By Regina Weinreich
“Your process is similar to mine,” says Paul Simon early on in Alex Gibney’s epic-length documentary, In Restless Dreams: The Music of Paul Simon. “You gather a lot, and ask: Where is the story here?” The legendary songwriter reached out to the Oscar-winning filmmaker for a career overview “after he saw my film on Sinatra [Sinatra: All or Nothing at All, 2015],” recounts Gibney. As that idea percolated, “Simon invited me to his recording studio in Wimberley, Texas, to film the creation of a contemporary album, Seven Psalms, which came to him in a dream.” At 81, and in spite of having lost hearing in one ear, “Paul Simon is still curious,” marvels Gibney. “Great artists make sense of the world. Here is a questing intuitive mind in action, looking for the key that unlocks the magic of making music.”
Audiences will recognize the film’s title from the Simon and Garfunkel hit, “The Sound Of Silence,” a leitmotif that goes far to explain the meditative dream state of the new album and this 3 ½-hour immersion into an astonishing life. Simon was raised in Queens, New York City, where he met Art Garfunkel in sixth grade at age 11. Their collaboration is the first stage, their friendship and breakup unfolding, from learning harmony by listening to The Everly Brothers, and Simon’s early influences Elvis Presley, Bob Dylan, and especially The Cleftones.
Much of the film’s narration comes from archival footage: interviews with Dick Cavett and David Letterman. Simon talks about composing the soundtrack for Mike Nichols’ The Graduate. That “Mrs. Robinson” was originally “Mrs. Roosevelt” is well known, but how did Joe DiMaggio get in there? Simon explains his spontaneous method, a stream of consciousness that is freeing. (Mel Brooks—whose wife, Anne Bancroft, portrayed Mrs. Robinson—quipped, “You have no idea how miserable that song made us.”) When Garfunkel went on to act in Catch-22 and Carnal Knowledge with Nichols, his acting career strained the friendship, as did perhaps Simon’s mother saying, “You have a nice voice. But Arthur has a fine voice.”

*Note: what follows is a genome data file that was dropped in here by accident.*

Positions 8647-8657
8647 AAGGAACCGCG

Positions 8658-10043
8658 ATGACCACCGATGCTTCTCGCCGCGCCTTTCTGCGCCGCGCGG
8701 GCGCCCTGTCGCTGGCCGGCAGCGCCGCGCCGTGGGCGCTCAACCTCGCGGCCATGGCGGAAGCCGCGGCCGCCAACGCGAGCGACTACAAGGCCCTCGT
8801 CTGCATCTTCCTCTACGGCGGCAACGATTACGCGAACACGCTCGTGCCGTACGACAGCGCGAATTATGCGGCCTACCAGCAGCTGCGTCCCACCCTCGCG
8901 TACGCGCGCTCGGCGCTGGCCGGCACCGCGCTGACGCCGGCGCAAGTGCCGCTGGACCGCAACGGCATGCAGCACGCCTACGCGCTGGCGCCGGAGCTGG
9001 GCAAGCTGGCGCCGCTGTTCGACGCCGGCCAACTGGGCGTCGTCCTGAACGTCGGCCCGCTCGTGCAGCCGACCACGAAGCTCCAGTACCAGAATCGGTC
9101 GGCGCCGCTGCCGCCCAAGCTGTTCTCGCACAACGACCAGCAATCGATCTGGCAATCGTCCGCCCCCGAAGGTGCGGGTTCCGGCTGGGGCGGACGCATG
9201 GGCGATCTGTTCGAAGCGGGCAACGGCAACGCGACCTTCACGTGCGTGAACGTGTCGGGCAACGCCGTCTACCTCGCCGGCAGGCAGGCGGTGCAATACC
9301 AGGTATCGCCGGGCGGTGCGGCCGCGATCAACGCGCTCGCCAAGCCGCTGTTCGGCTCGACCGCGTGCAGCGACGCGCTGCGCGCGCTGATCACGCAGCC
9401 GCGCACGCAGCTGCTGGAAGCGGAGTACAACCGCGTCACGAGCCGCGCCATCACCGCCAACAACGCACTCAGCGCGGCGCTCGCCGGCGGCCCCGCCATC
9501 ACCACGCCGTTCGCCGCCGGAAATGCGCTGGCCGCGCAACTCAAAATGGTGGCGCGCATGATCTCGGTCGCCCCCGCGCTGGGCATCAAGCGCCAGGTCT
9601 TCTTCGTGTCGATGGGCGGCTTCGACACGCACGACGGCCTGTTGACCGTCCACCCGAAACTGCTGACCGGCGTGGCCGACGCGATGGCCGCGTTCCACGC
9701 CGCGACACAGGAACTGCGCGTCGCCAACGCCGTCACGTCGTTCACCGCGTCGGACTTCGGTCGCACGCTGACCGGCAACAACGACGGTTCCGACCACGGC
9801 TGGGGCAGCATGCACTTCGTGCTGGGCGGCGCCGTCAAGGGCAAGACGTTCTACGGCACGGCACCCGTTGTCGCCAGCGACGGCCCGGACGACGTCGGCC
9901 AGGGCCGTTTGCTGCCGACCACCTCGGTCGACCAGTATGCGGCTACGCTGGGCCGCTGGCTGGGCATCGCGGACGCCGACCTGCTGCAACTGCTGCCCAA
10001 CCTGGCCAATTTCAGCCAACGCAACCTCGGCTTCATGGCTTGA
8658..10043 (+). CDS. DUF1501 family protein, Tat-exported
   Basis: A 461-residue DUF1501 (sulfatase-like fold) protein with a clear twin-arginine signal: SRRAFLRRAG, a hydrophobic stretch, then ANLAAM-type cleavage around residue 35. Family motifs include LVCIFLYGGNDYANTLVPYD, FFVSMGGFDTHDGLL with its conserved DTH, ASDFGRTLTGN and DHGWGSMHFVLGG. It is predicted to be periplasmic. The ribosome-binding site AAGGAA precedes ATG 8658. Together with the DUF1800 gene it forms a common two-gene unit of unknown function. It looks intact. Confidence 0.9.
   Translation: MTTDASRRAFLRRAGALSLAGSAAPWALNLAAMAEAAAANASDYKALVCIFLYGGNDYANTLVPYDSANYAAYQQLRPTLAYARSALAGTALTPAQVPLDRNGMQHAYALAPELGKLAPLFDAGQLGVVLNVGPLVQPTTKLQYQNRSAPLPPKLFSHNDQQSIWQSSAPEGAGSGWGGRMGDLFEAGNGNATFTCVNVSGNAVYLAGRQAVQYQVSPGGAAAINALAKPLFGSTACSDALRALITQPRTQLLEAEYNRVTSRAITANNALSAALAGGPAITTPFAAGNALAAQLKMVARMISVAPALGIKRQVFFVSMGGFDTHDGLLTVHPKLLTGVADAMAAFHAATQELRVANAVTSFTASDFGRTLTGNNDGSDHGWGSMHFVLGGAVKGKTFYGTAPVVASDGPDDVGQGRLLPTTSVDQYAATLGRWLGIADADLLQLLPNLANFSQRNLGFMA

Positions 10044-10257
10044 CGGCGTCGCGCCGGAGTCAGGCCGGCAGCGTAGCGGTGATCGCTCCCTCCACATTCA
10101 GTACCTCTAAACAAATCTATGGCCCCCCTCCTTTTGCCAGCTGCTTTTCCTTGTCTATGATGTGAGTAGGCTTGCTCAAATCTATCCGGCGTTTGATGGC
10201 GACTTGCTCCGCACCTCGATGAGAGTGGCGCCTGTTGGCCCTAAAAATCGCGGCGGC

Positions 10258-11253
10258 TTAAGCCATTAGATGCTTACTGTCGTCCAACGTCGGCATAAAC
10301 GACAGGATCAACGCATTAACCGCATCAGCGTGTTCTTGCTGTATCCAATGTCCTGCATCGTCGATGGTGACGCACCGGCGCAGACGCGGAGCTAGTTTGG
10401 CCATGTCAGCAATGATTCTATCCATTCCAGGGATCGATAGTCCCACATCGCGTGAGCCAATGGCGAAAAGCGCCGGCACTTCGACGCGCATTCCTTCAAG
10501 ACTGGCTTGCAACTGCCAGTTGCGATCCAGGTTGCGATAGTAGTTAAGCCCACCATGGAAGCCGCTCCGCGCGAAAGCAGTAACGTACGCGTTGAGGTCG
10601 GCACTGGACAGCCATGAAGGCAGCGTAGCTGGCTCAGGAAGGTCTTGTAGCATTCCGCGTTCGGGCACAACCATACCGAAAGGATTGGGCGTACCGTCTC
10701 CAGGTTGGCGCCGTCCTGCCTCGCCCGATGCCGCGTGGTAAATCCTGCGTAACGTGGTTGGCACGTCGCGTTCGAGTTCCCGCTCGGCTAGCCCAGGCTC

Simon opened up his vault to Gibney, who then set about a tough selection process: “The film begins to speak to you. Paul’s home in Montauk is included briefly, his work on The Capeman not at all.” Following the story’s arc, “I found stuff I never expected to find,” says Gibney. “I was not able to interview Art, but found deeper emotional stuff about him.” Included is footage of the two sitting on a bed singing “The 59th Street Bridge Song (Feelin’ Groovy),” set against the end of their relationship.
The Graceland sequence follows Simon tracking a sound he liked to Johannesburg in 1985. Rarely seen video footage of his call-and-response with local musicians leads to further explorations of African drums. As the film frames it, Graceland elevates to a mythic, spiritual, hopeful space, an American Dream.
We learn about his British girlfriend who inspired “Kathy’s Song,” his whirlwind marriage to Carrie Fisher, and his friendship with Lorne Michaels. In a sweet sequence, we see footage of his wife, Edie Brickell, as she forgets the lyrics to “What I Am” while performing on Saturday Night Live. Having had a crush on Simon’s face from an album cover, she suddenly finds herself looking straight into his eyes, and loses it. They met that night. Gibney says she is “foundational to who Simon is now. He lights up whenever she walks into a room.”
She comes into Seven Psalms, their voices braided in. Wynton Marsalis arrives, a trusted friend, giving Simon notes on the new album. “Leave the struggle in there,” he tells a straining Simon.
When asked how significant it is to screen In Restless Dreams: The Music of Paul Simon, at HIFF (this year’s Centerpiece presentation on October 6), Gibney says, “Very. It’s coming to one of Paul’s homes. He’s coming home.”
Beat scholar Regina Weinreich’s Paul Bowles: The Complete Outsider screened at the first HIFF in 1993.